The local shelter also works with other shelters around the state when there is a need for cats or dogs to be adopted elsewhere.

Sheriff Larry Woebbeking raised concern about the portion of the proposal asking the county to take over the veterinarian medical bills. He said the county stopped doing this because the bills got to be very high.

“Like I said, this is a proposal,” Kiefer said. Committee member Cathy Lemke said there should be a limit on how much the county can cover for veterinarian bills. “I know they can get substantial,” Lewis said.

“I think it is fair to say you aren’t going to get 8.5% out of the finance committee,” said committee member Ray Soper.

This brought back the suggestion of generating more income through raising the fee. While state law doesn’t allow the county to create new fees, they would have the ability to increase the existing license fee and potentially expand it to include cats.

Committee member Lori Floyd favored an increase in the dog license fee by $5 for both levels. She was less supportive when it came to cats noting the feral cats that live in her barn.

“I would license my companion cat in my house,” she said, however noting that her cat does not wear a collar.

According to Woebbeking the deputies would typically only ask for proof of license if the animal had injured someone else, such as in a dog biting someone. He said having a collar wasn’t a concern with law enforcement.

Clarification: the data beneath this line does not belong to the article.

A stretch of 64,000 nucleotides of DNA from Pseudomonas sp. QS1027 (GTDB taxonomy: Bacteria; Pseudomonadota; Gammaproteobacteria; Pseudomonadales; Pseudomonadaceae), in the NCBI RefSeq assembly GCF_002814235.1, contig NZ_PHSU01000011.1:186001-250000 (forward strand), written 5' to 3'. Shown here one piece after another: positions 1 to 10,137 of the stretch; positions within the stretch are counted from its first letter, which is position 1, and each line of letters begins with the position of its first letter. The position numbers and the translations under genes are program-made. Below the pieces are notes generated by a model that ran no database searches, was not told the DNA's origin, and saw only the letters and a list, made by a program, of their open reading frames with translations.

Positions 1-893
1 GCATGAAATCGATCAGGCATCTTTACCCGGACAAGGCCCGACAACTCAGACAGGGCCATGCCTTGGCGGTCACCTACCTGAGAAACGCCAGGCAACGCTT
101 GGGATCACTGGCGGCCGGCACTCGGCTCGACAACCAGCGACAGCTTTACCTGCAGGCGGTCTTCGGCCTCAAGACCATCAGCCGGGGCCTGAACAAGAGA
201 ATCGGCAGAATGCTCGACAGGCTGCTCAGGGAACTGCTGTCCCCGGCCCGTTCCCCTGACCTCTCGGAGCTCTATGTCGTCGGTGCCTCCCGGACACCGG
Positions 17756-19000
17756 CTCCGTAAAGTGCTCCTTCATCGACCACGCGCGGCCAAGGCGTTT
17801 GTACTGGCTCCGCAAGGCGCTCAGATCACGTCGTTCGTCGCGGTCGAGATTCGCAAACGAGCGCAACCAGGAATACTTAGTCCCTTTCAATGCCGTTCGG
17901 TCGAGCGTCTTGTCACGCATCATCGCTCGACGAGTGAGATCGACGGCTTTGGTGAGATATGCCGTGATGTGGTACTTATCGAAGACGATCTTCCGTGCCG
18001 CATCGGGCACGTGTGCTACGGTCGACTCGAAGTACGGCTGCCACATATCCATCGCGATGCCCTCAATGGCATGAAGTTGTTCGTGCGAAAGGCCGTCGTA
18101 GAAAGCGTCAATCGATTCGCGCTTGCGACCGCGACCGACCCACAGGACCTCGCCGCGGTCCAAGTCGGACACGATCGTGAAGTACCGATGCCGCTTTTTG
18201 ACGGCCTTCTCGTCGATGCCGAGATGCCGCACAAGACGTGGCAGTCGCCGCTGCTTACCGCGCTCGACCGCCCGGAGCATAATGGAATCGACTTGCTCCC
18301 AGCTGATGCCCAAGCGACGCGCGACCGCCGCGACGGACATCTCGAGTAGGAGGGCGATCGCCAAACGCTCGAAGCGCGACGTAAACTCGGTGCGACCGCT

Currently the county collects about $18,000 in dog license fees. The rough estimate was that increasing that amount could raise between $10,000 and $12,000 additional dollars, which would be enough to cover the increase as well as potentially help with the purchase of equipment for spaying and neutering the animals.

Lemke compared the cost of a license to buying a gallon of gas. She noted that people treat their dogs like they treat their children. In that perspective she asked what is $5 or $10. “We need the money,” she said.

As far as licensing cats, Lewis said he recognized that barn cats were unlikely to get licensed, but that people who have a house cat who stays in the house may be willing to pay it.

Rather than take formal action on changing the pet licenses, committee members directed finance director Larry Brandl to crunch the numbers and see what could be generated with different options. They also asked for the Humane Society representatives to come back with a set dollar amount for the year for veterinarian expenses.

In other business, committee members:

_ Approved sending a formal resolution to the county board requesting spending $295,000 from federal American Rescue Plan Act (ARPA) funds for new radios for the sheriff’s department.

_ Joined with ambulance manager John Deal in commending Deb Gallet of Gilman for 32 years of service as an EMT. “In those 32 years I worked with some amazing people,” she said.

_ Received an update on jail population. The jail is currently at 37 inmates with 17 of those from Marathon County. Woebbeking said they have been in talks with Dane County about accepting 20 to 30 inmates from there. He said the inmates would be tested for COVID before being brought to the county.